FacebookTwitterGoogle+RedditEmail

Syria’s New Game

by RAMZY BAROUD

Many US media commentators were fairly accurate in labeling some of the language used by Russian President Vladimir Putin in his recent New York Times article as ‘hypocritical’. But mainstream US media should be the last to point out anyone’s hypocrisy as it has brazenly endorsed every military intervention unleashed by their country since World War II. Putin’s statement “we must stop using the language of force and return to the path of civilized diplomatic and political settlement,” merits serious scrutiny.

Considering that violence has been a readily available option in Russia’s own wars from Afghanistan, to Chechnya and Georgia, the language of dialogue and civilized political settlements have been rarely exercised. But, independent from that context, Putin was surely correct in his assessment of US behavior. It was indeed difficult to point out any palpable inaccuracy in Putin’s NYT’s article published on the 12th anniversary of September 11.

“It is alarming that military intervention in internal conflicts in foreign countries has become commonplace for the United States,” Putin wrote. “Is it in America’s long-term interest? I doubt it. Millions around the world increasingly see America not as a model of democracy but as relying solely on brute force, cobbling coalitions together under the slogan ‘you’re either with us or against us.” (Interestingly, this was the same conclusion reached by the China Daily in its editorial the next day.)

Putin’s statement was not just true, but precise, highlighting the very essence that has defined US foreign policy since the end of the US-Soviet Cold War, and the US-led military campaign against Iraq in 1990-91. The model of ‘cobbling coalitions together’ was used then as the US emerged as the lone superpower. This allowed it the space to reconfigure the world’s geopolitical scene in any way it deemed necessary and suitable to its own, but also Israeli interests. It had done so repeatedly and with little hesitation. Its invasion of Iraq in 2003 was the pinnacle of that model. Millions of people were left dead and maimed while millions more were forced to franticly run for their lives.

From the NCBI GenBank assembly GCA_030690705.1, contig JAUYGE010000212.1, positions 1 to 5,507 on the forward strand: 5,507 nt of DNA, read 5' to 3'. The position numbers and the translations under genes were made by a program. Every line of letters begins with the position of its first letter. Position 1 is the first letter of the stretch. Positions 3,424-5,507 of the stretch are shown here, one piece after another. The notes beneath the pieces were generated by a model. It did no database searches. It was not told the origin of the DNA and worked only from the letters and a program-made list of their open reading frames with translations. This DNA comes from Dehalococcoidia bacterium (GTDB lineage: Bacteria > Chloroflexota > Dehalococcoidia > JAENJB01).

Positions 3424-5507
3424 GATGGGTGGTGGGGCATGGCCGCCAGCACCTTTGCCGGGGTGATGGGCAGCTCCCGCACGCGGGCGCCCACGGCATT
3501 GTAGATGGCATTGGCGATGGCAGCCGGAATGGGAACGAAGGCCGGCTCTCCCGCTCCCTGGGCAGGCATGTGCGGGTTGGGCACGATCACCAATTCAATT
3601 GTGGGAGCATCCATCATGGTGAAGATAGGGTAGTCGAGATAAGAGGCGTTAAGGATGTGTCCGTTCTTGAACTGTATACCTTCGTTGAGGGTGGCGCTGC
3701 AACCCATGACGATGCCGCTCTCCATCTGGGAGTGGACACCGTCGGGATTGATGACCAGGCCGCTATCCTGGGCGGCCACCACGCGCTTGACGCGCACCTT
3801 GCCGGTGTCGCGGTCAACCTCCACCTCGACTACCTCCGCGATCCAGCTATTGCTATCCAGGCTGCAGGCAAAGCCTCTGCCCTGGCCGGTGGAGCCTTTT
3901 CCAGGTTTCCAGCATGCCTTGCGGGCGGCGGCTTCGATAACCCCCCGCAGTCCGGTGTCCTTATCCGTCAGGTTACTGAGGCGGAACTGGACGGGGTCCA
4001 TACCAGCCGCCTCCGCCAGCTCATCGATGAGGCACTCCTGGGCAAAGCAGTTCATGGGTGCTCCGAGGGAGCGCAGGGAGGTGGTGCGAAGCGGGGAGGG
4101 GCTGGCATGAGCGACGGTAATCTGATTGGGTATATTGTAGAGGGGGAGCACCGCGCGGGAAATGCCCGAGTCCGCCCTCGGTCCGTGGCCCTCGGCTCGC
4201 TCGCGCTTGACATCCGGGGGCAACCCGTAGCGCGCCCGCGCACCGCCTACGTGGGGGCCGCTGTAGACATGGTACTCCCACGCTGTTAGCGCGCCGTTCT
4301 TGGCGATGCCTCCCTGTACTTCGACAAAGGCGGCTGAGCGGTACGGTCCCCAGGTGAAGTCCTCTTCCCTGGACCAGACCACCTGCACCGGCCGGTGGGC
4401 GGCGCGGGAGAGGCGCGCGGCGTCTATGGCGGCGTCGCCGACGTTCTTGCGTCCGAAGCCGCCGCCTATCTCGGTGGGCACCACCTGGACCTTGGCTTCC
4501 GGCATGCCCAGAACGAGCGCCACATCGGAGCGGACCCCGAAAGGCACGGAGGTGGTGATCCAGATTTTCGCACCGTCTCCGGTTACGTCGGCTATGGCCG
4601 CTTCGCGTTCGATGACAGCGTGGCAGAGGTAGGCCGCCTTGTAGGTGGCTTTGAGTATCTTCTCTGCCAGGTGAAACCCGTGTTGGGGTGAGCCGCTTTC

The US-invited horror was hardly mentioned when western‘liberal’ commentators cleverly called attention to all of Putin’s and Russia’s perceived failures. Simon Tisdall tried to take Putin to task on his piece in the British Guardian on Sep 12 by offering readers selected ‘translations’ of the Russian president’s text. Using an intellectually demeaning approach of ‘translating’ what could be obviously understood by any average reader of world affairs, Tisdall even contended with Putin’s statement that “it is extremely dangerous to encourage people to see themselves as exceptional, whatever the motivation … We are all different, but when we ask for the Lord’s blessings, we must not forget that God created us equal.”

“Translation: this passage takes the biscuit for sheer chutzpah,” Tisdall wrote. But what is Tisdall’s view on the very ‘sheer chutzpah’ of invoking American exceptionalism at every turn by the US’ own leaders – from warmongers like George W. Bush to Nobel Peace Prize winners like Barack Obama. Hasn’t American exceptionalism cost the world so dearly? A lethal assortment of shocks and awes and unmanned drone warfare is all being sold in the name of human rights, democracy, and of course, in the name of God.